2

I was wondering if there was a way to stop a packet, edit what you want, then send it, like a MiTM attack.

Example:

10.0.0.1 has a ncat listener (ncat -lnvp 1234)

10.0.0.2 connects to 10.0.0.1 (nc 10.0.0.1 1234) and sends hello

Here's the network packet:

0000   a2 02 e1 1f ee 24 ec 88 92 65 7f 69 08 00 45 00  .....$...e.i..E.
0010   00 3a af 36 40 00 40 06 77 85 0a 00 00 02 0a 00  .:.6@.@.w.......
0020   00 01 b1 ab 04 d2 5f a8 bf 71 89 2a 75 28 80 18  ......_..q.*u(..
0030   01 57 ec 1b 00 00 01 01 08 0a 00 07 11 84 00 1b  .W..............
0040   4b cd 68 65 6c 6c 6f 0a                          K.hello.

10.0.0.3 sniffs the packet, then edits it to:

0000   a2 02 e1 1f ee 24 ec 88 92 65 7f 69 08 00 45 00  .....$...e.i..E.
0010   00 46 af 37 40 00 40 06 77 78 0a 00 00 02 0a 00  .F.7@.@.wx......
0020   00 01 b1 ab 04 d2 5f a8 bf 77 89 2a 75 28 80 18  ......_..w.*u(..
0030   01 57 b7 c5 00 00 01 01 08 0a 00 07 64 5a 00 1b  .W..........dZ..
0040   58 78 49 20 64 6f 6e 27 74 20 6c 69 6b 65 20 79  XxI don't like y
0050   6f 75 21 0a                                      ou!.

So 10.0.0.1 receives the message: I don't like you!

How would I do this on Windows 10?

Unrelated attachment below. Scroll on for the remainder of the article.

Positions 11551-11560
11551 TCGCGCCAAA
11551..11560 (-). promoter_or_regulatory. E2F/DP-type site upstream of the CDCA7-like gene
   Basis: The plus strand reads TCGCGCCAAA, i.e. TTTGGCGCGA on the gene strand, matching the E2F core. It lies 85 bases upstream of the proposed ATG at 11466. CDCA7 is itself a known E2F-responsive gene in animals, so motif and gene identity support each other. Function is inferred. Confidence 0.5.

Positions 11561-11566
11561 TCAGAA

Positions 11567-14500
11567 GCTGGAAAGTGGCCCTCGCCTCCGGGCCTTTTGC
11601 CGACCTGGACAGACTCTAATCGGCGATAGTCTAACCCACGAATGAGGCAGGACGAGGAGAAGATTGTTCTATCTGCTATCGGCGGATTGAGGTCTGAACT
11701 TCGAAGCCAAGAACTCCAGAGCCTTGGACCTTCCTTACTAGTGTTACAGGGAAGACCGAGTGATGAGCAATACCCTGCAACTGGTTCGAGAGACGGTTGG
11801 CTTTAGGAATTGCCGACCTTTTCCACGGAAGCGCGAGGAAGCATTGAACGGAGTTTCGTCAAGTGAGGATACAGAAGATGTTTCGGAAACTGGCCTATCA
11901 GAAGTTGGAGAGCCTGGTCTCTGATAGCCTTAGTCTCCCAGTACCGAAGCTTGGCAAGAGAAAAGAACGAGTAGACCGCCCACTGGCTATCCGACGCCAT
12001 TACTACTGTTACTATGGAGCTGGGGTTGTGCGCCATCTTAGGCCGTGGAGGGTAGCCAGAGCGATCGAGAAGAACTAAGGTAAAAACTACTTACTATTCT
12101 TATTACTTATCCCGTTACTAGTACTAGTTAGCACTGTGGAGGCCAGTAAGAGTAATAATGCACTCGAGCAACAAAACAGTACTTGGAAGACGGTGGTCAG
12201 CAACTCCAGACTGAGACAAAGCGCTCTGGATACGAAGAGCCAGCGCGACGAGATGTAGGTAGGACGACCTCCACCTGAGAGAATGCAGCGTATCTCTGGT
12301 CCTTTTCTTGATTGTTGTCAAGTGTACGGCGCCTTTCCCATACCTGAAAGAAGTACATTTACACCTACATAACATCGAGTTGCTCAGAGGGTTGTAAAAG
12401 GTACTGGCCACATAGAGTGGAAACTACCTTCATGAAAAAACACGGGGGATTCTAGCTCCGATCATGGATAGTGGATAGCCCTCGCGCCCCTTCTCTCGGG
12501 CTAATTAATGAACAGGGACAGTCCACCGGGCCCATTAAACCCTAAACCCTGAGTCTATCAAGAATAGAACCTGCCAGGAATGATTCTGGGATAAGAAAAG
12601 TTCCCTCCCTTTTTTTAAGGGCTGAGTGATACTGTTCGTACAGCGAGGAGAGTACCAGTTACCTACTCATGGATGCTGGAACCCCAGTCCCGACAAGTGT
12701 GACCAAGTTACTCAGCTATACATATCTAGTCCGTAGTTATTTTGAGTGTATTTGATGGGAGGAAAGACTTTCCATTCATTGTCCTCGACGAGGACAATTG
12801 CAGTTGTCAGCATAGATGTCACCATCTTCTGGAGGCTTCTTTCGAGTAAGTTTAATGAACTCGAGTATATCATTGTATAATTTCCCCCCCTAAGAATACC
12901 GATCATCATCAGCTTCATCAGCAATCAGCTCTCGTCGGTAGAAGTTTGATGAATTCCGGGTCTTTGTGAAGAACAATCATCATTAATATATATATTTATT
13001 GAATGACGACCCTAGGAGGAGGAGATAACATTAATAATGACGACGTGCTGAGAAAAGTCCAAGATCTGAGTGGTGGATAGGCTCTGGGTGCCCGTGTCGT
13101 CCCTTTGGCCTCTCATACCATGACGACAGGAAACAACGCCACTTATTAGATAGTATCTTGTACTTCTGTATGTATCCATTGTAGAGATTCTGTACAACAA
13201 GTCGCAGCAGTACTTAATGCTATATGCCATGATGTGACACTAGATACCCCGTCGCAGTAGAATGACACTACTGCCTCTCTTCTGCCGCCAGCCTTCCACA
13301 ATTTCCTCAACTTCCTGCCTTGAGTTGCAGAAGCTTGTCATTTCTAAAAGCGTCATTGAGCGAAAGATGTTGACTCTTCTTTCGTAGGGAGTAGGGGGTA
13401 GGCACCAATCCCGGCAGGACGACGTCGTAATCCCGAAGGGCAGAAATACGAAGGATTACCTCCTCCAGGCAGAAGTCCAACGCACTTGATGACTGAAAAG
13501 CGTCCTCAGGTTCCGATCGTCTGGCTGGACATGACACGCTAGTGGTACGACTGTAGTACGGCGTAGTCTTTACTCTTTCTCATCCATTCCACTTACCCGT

• 1
    Just pick one of the packet editors that are available for Windows. Like WireEdit or Ostinato. But iḿ not sure if you are aware of the whole topic as you can't just 'stop' a connection. And definitly not in the timeframe you are suggesting by altering an IRC. – Matte Aug 5 '17 at 13:40
  • 1
    this is not like a MITM attack, it is a MITM attack - you are looking for mitm proxies – schroeder Dec 5 '17 at 11:10
1

There a few differents way to do this:

  • On windows there are the tool windiver who can modify packets on the fly
  • You can also use a virtual machine with Linux to use several tools like netsed, hexinject, proxyshark, mallory,...
  • On the Linux VM, you can use MITM framework which have many features like intercept packets on the fly and edit it, sometimes it can inject shellcode in binary,... One popular framework is MITMf
0

Canape from Context Information Security is an open-source network interception tool for Windows. It allows you to define what packets you want to catch and what you want to do with them (including inspect, modify, redirect, etc.), and is fully programmable (use the .NET language of your choice, including [Iron]Python). I've used to intercept and modify binary protocols before; it does quite well.

Your Answer

By clicking “Post Your Answer”, you agree to our terms of service, privacy policy and cookie policy

Not the answer you're looking for? Browse other questions tagged or ask your own question.